Analyses of general health and functional status, use of healthcare services, and hospitalizations (Specific Aim 2d) will consist of descriptive analyses (frequency distributions and cross-tabulations) of the data performed using SAS. Additional analyses will be stratified by deployment status and sex. Both chi-square and Fisher’s exact tests will be used to examine the statistical significance of observed associations. In order to adjust for age and study cohort, the Mantel–Haenzel procedure will be used.
Analyses of veteran-reported pregnancy and birth outcomes among GW and GW era women veterans (Specific Aim 3) will also consist of frequency distributions and cross-tabulations of the data, stratified by deployment status. Additional analyses will be stratified on branch of service, component, or study cohort. Further analyses will be stratified by whether or not the veteran met criteria for GWI using the CDC and Kansas case definitions. The Mantel–Haenzel procedure and logistic regression methods will be used to adjust for age, study cohort, and other potential confounding variables.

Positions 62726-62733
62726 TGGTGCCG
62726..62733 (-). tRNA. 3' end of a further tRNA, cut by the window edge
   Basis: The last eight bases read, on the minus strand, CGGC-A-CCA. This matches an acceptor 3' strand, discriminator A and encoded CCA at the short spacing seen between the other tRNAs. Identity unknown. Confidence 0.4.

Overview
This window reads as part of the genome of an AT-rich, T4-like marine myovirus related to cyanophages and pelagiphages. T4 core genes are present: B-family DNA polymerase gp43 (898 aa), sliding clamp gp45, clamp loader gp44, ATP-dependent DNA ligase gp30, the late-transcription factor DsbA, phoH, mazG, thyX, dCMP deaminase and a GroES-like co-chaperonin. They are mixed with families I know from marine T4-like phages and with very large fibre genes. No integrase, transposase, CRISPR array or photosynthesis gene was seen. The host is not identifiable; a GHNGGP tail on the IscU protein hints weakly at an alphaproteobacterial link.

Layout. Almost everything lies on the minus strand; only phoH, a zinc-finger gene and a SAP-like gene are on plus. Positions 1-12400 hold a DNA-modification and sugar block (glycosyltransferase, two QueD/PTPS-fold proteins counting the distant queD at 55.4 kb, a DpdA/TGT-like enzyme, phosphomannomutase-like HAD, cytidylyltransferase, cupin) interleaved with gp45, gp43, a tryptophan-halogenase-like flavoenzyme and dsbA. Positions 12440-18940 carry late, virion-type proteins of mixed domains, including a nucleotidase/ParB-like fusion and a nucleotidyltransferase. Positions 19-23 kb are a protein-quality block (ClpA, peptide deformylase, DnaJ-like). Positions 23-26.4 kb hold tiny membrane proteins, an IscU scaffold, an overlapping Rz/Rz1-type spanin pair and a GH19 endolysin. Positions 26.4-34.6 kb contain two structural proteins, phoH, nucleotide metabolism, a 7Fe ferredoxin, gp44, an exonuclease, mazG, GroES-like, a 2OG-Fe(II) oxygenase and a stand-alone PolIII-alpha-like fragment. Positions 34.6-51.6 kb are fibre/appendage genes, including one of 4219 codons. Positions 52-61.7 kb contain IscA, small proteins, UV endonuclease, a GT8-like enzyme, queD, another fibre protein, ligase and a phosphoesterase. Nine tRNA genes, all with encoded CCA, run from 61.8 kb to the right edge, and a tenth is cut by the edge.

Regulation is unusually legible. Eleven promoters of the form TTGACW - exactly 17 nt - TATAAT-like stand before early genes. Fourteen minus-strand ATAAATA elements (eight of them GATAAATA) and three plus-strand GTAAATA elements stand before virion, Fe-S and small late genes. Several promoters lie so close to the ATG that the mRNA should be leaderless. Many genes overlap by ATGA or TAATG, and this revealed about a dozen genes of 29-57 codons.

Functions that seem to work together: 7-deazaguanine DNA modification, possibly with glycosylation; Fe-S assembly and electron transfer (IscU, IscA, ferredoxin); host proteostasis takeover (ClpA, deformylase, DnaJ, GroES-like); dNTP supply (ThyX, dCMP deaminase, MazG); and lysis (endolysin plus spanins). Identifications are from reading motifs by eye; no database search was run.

The prevalence of GWI in women veteran subgroups (Specific Aim 4) will be examined by obtaining proportions of veterans who have combinations of symptoms that meet the CDC and Kansas criteria of GWI, along with 95% confidence intervals. This will be done separately for GW and GW era veterans. Stratified analyses will be completed in order to examine subgroups of women defined by deployment characteristics (location, exposures, branch of service). Similar analyses will be completed while stratifying on age, menopausal status, (pre-, peri-, and post-menopause subgroups), and study cohort. The Mantel–Haenzel procedure and logistic regression methods will be used to adjust for study cohort and other potential confounding variables.